This process is nearly identical on both VMs, so I’m only going to go through this once. From the ThousandEyes Dashboard, navigate through Settings/Agents/Enterprise Agents and click +Add New Agent. Next to “Package Type” select Linux Package and you’ll see the following: Capture2.PNG

SSH in and follow the directions. Also, I kept the default log path, but you can change it if you want to. This the output you want, except for the few “[ OK ]” my snippet cut off because I resized my SSH clientThousand_Eyes_Deployed.

Now if you look at the bottom of your agent screen, you should see the hostname of the server you just installed Enterprise Agent on, like this:Added_VMs

Boom! You’re done. I do have 4 agents because I pre-built the top two in the image above to make sure I could do this before writing a blog post. Don’t worry about the N/A under utilization. It will go away in a few minutes. That’s it, though. Your agents are running and it was easy!

Setting up a test in ThousandEyes

This too is pretty easy, assuming you have at least a little networking experience. From the ThousandEyes Dashboard, navigate through Settings/Agents/Tests and click +Add New Test. I want to do a webpage load test to Amazon, so I’m going to go under “New Test” and select Web and Page Load. For the URL, I’ll enter the full protocol:string set the interval for 2 minutes and select all four of my agents from the “Agents” dropdown. Note that you can run some tests from the ThousandEyes owned nodes from the dropdown as well. Go ahead and click Run Once at the bottom to verify function. Assuming good data comes back, click Create New Test.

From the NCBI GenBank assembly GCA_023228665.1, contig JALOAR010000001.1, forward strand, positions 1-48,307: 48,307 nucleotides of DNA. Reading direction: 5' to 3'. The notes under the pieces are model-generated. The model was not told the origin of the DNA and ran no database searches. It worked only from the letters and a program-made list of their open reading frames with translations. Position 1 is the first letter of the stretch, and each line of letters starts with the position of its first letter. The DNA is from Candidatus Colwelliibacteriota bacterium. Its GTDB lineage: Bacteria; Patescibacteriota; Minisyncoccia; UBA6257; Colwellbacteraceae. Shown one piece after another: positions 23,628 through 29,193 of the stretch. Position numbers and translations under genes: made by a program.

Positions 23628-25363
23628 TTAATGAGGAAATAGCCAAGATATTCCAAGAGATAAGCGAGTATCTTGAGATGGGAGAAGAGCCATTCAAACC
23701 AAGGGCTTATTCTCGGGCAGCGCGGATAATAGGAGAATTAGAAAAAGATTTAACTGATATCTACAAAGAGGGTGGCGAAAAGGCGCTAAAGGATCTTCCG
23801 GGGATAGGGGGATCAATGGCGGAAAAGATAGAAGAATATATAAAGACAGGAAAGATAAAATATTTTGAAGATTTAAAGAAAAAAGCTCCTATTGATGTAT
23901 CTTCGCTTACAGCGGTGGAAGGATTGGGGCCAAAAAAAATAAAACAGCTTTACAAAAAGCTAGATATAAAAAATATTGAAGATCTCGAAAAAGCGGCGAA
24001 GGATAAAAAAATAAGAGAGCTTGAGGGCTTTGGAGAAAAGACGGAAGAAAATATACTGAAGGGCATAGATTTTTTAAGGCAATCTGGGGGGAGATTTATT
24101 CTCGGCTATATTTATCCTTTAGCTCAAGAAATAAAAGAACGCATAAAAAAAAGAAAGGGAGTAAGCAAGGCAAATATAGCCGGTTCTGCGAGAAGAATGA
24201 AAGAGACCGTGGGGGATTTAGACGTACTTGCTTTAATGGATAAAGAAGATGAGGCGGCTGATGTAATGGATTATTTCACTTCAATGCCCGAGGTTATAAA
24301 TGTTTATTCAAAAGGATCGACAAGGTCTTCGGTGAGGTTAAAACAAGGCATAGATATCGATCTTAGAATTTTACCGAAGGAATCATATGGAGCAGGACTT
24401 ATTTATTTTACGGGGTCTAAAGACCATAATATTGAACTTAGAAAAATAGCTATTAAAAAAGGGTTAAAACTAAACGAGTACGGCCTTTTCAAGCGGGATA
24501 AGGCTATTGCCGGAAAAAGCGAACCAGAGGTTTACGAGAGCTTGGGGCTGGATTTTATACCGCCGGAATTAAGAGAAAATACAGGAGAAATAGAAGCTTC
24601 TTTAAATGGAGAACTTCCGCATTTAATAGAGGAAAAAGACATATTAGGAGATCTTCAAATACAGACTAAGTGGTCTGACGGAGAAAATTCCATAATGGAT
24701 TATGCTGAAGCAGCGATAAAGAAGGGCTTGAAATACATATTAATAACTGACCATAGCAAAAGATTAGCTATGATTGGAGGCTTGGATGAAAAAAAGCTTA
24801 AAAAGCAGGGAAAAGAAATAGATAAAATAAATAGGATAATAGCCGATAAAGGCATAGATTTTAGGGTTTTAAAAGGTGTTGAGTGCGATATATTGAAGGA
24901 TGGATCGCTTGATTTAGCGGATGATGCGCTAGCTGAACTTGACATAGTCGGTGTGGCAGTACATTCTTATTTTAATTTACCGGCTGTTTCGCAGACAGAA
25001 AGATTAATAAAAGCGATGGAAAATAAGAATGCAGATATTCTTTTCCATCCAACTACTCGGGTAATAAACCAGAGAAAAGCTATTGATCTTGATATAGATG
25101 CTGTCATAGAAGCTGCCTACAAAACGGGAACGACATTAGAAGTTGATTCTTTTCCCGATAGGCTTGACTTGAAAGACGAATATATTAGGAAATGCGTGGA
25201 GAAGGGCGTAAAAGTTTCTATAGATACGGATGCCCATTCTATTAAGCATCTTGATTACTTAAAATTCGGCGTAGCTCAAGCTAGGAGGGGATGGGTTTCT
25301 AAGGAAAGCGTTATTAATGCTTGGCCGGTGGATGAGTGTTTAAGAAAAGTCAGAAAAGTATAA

Now navigate to Views/Tests and you got data.


The Takeaway

I’m impressed. The whole process took maybe 15 minutes for two servers. The instructions were simple and deployed the agent flawlessly. The test creation and associated output are both intuitive and useful. So, now I’m going to set up a few more tests and let these ThousandEyes collect data for a couple weeks. Expect part two of the series on ThousandEyes in early March where I’ll break down what else I’ve done and my impression over time.

Blogs and Podcasts for Networking Pros